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Clinical data
Trade namesCerubidine, others
Routes of
ATC code
Legal status
Legal status
Pharmacokinetic data
Elimination half-life26.7 hours (metabolite)
ExcretionBile duct and urinary
  • (8S,10S)-8-Acetyl-10-[(2S,4S,5S,6S)-
CAS Number
PubChem CID
CompTox Dashboard (EPA)
ECHA InfoCard100.040.048 Edit this at Wikidata
Chemical and physical data
Molar mass527.526 g·mol−1
3D model (JSmol)
  • C[C@H]1[C@H]([C@H](C[C@@H](O1)O[C@H]2C[C@@](Cc3c2c(c4c(c3O)C(=O)c5cccc(c5C4=O)OC)O)(C(=O)C)O)N)O
  • InChI=1S/C27H29NO10/c1-10-22(30)14(28)7-17(37-10)38-16-9-27(35,11(2)29)8-13-19(16)26(34)21-20(24(13)32)23(31)12-5-4-6-15(36-3)18(12)25(21)33/h4-6,10,14,16-17,22,30,32,34-35H,7-9,28H2,1-3H3/t10-,14-,16-,17-,22+,27-/m0/s1 checkY

Daunorubicin, also known as daunomycin, is a chemotherapy medication used to treat cancer.[2] Specifically it is used for acute myeloid leukemia (AML), acute lymphoblastic leukemia (ALL), chronic myelogenous leukemia (CML), and Kaposi's sarcoma.[2] It is administered by injection into a vein.[2] A liposomal formulation known as liposomal daunorubicin also exists.[2]

Common side effects include hair loss, vomiting, bone marrow suppression, and inflammation of the inside of the mouth.[2] Other severe side effects include heart disease and tissue death at the site of injection.[2] Use in pregnancy may harm the fetus.[2] Daunorubicin is in the anthracycline family of medication.[3] It works in part by blocking the function of topoisomerase II.[2]

Daunorubicin was approved for medical use in the United States in 1979.[2] It is on the World Health Organization's List of Essential Medicines.[4] It was originally isolated from bacteria of the Streptomyces type.[5]

Medical uses[edit]

It slows or stops the growth of cancer cells in the body. Treatment is usually performed together with other chemotherapy drugs (such as cytarabine), and its administration depends on the type of tumor and the degree of response.[citation needed]

In addition to its major use in treating acute myeloid leukemia, daunorubicin is also used to treat neuroblastoma. Daunorubicin has been used with other chemotherapy agents to treat the blastic phase of chronic myelogenous leukemia.[citation needed]

Daunorubicin is also used as the starting material for semi-synthetic manufacturing of doxorubicin, epirubicin and idarubicin.[citation needed]

Mechanism of action[edit]

Similar to doxorubicin, daunorubicin interacts with DNA by intercalation and inhibition of macromolecular biosynthesis.[6][7] This inhibits the progression of the enzyme topoisomerase II, which relaxes supercoils in DNA; without action of topoisomerase II, these DNA supercoils interfere in transcription of DNA. Daunorubicin stabilizes the topoisomerase II complex after it has broken the DNA chain for replication, preventing the DNA double helix from being resealed and thereby stopping the process of replication. On binding to DNA, daunomycin intercalates, with its daunosamine residue directed toward the minor groove. It has the highest preference for two adjacent G/C base pairs flanked on the 5' side by an A/T base pair. Crystallography shows that daunomycin induces a local unwinding angle of 8°, and other conformational disturbances of adjacent and second-neighbour base pairs.[8] It can also induce histone eviction from chromatin upon intercalation.[9][10]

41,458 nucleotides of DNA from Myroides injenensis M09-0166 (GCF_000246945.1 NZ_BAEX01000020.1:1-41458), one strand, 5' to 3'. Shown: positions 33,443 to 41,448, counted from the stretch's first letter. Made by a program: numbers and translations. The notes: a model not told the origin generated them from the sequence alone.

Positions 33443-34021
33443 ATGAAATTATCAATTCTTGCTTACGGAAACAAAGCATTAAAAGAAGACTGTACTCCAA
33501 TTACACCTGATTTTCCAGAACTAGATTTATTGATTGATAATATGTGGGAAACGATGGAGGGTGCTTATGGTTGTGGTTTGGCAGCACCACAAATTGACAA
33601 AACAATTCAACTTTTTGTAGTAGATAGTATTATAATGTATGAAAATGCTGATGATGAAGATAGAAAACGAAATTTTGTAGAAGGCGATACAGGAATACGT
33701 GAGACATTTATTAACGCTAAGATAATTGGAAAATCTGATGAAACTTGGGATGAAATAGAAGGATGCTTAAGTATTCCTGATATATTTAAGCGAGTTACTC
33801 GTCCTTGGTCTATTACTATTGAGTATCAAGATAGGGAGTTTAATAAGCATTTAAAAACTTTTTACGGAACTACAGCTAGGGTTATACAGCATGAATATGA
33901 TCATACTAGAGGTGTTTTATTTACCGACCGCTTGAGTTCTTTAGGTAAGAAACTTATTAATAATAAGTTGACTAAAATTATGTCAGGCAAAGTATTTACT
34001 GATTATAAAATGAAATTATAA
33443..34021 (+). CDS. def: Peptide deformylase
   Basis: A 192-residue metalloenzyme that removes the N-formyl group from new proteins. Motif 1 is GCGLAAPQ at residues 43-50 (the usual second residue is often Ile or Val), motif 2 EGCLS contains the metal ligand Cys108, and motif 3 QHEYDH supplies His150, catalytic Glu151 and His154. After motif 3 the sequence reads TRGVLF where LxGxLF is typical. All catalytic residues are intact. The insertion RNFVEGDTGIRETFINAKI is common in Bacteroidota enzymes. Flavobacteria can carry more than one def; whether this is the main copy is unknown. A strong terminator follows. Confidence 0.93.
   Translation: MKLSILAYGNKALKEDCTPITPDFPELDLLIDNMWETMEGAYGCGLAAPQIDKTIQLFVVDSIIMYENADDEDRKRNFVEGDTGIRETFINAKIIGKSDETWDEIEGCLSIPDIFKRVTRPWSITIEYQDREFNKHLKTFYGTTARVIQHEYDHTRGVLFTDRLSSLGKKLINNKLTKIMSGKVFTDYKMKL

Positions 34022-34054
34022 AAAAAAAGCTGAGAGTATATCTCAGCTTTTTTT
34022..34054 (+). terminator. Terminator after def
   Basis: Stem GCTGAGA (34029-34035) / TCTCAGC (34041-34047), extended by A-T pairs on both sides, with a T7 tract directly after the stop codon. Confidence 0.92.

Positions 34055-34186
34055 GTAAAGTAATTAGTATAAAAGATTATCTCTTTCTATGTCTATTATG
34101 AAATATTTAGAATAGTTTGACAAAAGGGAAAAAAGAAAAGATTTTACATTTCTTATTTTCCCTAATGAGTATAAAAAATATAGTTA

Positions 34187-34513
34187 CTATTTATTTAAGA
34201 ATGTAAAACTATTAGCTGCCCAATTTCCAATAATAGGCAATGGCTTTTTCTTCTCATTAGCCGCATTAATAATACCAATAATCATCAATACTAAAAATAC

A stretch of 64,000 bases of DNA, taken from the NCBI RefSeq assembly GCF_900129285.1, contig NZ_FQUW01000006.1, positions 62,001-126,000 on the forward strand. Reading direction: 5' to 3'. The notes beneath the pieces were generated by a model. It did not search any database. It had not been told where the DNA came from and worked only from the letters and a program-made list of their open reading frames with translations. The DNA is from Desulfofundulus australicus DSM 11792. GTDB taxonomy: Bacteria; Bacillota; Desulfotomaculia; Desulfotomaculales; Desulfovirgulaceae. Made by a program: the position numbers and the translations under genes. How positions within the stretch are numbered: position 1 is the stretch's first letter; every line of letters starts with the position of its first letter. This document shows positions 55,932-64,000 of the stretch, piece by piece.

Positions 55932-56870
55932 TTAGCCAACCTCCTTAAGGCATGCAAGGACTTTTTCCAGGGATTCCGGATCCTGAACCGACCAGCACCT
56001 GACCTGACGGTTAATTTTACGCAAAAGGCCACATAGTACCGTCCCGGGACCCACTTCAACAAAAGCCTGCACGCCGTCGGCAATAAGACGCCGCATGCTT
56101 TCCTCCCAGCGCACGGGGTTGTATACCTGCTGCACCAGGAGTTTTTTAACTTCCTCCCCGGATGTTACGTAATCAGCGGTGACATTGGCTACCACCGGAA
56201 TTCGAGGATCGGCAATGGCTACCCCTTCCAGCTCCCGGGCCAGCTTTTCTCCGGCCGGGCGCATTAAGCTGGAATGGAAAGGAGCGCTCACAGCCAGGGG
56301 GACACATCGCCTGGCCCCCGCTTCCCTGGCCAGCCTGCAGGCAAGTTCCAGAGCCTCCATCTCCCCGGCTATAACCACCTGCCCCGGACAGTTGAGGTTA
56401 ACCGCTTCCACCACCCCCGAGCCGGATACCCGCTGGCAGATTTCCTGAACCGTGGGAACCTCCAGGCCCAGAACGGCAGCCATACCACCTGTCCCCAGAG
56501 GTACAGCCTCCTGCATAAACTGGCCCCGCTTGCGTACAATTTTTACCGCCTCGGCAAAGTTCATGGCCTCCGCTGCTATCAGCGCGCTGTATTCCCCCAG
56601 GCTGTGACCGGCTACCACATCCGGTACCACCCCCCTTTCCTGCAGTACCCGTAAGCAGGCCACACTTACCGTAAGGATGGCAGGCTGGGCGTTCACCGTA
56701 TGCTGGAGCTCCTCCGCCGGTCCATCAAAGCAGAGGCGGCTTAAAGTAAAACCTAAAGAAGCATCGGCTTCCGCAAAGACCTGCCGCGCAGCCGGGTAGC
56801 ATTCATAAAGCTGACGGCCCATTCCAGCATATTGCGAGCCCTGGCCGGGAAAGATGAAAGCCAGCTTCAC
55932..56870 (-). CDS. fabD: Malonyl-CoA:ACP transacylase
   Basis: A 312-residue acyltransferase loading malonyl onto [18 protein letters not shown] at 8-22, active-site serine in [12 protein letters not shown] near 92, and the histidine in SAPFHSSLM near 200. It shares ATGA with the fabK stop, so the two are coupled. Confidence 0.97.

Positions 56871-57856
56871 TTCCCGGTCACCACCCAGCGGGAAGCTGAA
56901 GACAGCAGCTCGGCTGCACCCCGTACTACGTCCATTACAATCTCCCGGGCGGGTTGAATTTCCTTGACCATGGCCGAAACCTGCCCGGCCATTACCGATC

In the 1950s, an Italian research company, Farmitalia Research Laboratories, began an organized effort to isolate anticancer compounds from soil-based microbes. A soil sample was isolated from the area surrounding the Castel del Monte, a 13th-century castle in Apulia. A new strain of Streptomyces peucetius which produced a red pigment was isolated, and an antibiotic was produced from this bacterium that was found to have good activity against murine tumors. Since a group of French researchers discovered the same compound at about the same time, the two teams named the compound daunorubicin, combining the name Dauni, a pre-Roman tribe that occupied the area of Italy where the compound was isolated, with the French word for ruby, rubis, describing the color.[11][12][13] Clinical trials began in the 1960s, and the drug saw success in treating acute leukemia and lymphoma.

However, by 1967, it was recognized that daunorubicin could produce fatal cardiac toxicity.[14]